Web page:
If you have logged into the device the easiest thing to do is open the terminal and type ip addr show. As seen below, you should be able to see your IP address. ipaddrshow

 

When I first started out I logged into my router and found the IP address.

Step 3 – Enable VNC

Let’s enable VNC

  • Click the Pi icon > PreferencesRaspberry Pi Configuration
  • In the Raspberry Pi Configuration window click the Interfaces tab

rasppiconfigvnc.png

Step 4 – Security

We always need to think security-first! At a minimum, you need to change the default password.

In Raspbian the default username and password are pi and raspberry respectively.

To change the password in Raspbian:

  • Click the Pi icon > PreferencesRaspberry Pi Configuration
  • In the Raspberry Pi Configuration window click Change Password
  • Follow the prompts, click OK. It may ask you to reboot

pichangepswd.png

Step 5 – Download VNC Viewer

Install the VNC Viewer appropriate for you.  I’m using the Windows version.

Step 6 – Connect to your device

Open your VNC software. You want to Add Connection. Here’s what, precisely, I did in the Windows version

  • Open VNC Viewer
  • Clicked File > New Connection…
  • In the VNC Server field I entered the IP address from Step 2
  • Pressed OK

vncviewerconnection.png

vnclistdevices.png

Once it’s setup double-click the item. It will ask you for a username and password. Recall the default username is pi and you changed the password. It’s up to you if you want VNC Viewer to remember the username/password

You’re logged in! Woo hoo!

Once you’ve logged in successfully entered your credentials you should be able to login!

If you have used RDP you will find it is very similar. Note that copying and pasting between your PC and VNC Viewer works.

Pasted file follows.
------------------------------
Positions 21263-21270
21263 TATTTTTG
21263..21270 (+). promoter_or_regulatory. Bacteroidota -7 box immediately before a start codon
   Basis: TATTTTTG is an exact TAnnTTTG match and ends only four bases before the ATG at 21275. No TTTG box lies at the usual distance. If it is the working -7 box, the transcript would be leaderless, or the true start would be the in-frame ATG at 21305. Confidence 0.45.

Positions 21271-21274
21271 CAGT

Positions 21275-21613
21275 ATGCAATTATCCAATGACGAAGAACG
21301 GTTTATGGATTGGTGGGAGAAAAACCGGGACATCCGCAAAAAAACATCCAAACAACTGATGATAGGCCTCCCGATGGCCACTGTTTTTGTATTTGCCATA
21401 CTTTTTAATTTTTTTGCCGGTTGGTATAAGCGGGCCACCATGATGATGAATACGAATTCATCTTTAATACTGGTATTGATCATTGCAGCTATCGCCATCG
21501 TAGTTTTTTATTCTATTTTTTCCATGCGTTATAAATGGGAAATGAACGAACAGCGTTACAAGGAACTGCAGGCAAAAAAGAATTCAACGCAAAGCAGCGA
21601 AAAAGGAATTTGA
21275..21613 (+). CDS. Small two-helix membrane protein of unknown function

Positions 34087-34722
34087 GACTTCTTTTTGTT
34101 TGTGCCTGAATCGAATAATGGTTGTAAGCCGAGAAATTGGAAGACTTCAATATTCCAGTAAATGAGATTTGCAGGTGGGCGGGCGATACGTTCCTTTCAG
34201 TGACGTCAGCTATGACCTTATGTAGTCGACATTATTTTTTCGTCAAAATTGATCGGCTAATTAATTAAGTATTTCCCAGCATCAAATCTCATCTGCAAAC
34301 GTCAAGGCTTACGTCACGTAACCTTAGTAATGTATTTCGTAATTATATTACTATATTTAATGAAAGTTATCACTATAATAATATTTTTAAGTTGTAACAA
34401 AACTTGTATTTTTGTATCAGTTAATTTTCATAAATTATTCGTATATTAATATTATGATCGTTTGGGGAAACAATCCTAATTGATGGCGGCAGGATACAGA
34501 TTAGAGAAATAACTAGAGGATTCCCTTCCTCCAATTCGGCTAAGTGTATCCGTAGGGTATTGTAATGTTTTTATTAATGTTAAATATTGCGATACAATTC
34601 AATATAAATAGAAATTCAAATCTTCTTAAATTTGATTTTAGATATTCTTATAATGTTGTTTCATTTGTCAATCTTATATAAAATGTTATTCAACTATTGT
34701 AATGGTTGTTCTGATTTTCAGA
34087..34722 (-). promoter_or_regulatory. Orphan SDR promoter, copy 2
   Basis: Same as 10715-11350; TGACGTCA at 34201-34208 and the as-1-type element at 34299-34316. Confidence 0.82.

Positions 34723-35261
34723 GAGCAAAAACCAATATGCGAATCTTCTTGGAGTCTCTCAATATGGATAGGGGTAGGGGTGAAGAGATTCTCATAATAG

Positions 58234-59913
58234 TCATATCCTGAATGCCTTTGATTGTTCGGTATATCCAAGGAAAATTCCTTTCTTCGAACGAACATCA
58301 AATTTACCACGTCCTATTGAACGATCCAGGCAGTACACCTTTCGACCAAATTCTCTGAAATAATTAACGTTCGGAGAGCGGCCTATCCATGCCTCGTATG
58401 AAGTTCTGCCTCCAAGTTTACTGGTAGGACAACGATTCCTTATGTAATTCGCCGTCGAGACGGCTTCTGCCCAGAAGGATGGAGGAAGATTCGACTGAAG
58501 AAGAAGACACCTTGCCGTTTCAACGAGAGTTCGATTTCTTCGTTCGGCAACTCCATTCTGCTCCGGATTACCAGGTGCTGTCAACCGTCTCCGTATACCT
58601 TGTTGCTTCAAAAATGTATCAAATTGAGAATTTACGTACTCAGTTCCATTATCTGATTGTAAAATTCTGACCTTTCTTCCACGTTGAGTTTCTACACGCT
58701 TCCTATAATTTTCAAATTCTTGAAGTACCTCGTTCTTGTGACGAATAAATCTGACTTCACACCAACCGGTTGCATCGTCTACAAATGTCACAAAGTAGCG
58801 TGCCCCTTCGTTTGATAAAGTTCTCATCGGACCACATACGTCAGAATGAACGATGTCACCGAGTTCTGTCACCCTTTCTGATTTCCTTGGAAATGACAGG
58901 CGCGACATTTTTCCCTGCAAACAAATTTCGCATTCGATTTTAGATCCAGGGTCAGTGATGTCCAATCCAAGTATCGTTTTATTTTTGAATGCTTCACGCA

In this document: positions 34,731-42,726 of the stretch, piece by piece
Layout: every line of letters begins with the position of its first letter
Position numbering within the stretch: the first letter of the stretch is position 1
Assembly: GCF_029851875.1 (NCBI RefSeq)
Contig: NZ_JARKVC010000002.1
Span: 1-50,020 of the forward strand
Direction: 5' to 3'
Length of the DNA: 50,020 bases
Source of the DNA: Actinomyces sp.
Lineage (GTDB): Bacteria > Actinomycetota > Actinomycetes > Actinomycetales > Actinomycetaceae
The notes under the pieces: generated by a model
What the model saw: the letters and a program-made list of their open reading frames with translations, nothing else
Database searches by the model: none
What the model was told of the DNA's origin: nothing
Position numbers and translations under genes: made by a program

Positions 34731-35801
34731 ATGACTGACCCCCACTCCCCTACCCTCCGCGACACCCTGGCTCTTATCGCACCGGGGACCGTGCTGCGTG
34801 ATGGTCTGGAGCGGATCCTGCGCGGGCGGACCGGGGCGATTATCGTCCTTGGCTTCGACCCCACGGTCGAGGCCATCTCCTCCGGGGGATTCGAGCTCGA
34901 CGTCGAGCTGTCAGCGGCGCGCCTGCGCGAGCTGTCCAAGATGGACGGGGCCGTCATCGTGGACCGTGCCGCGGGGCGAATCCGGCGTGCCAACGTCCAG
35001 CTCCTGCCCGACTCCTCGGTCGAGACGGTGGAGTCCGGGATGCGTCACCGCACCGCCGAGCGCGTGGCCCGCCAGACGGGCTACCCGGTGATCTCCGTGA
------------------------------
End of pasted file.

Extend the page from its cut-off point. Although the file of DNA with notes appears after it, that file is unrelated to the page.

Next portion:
vncdesktop

But wait… there’s more! Remotely accessing the device from anywhere

Early on in the post I mentioned you can have up to 5 devices you access from anywhere for free. Note that it’s only for non-commercial use.

I once went to a Coder Dojo session and was able to show the team my Pi, running live at home, which was taking pictures as part of a time lapse photography project.

To enable this feature you need to:

  1. Create an account on the RealVNC website
  2. Go back into your Pi configuration screen and change the host name. I have several devices. I just append something to the default “raspberrypi” hostname
  3. On your Raspberry Pi you’ll see a VNC icon.
    1. Click on the icon
    2. Click sign-in and enter your credentials
  4. In the VNC Viewer software setup a new connection. Instead of the IP address enter the hostname

Done!

Leave a Reply

Fill in your details below or click an icon to log in:

WordPress.com Logo

You are commenting using your WordPress.com account. Log Out / Change )

Twitter picture

You are commenting using your Twitter account. Log Out / Change )

Facebook photo

You are commenting using your Facebook account. Log Out / Change )

Google+ photo

You are commenting using your Google+ account. Log Out / Change )

Connecting to %s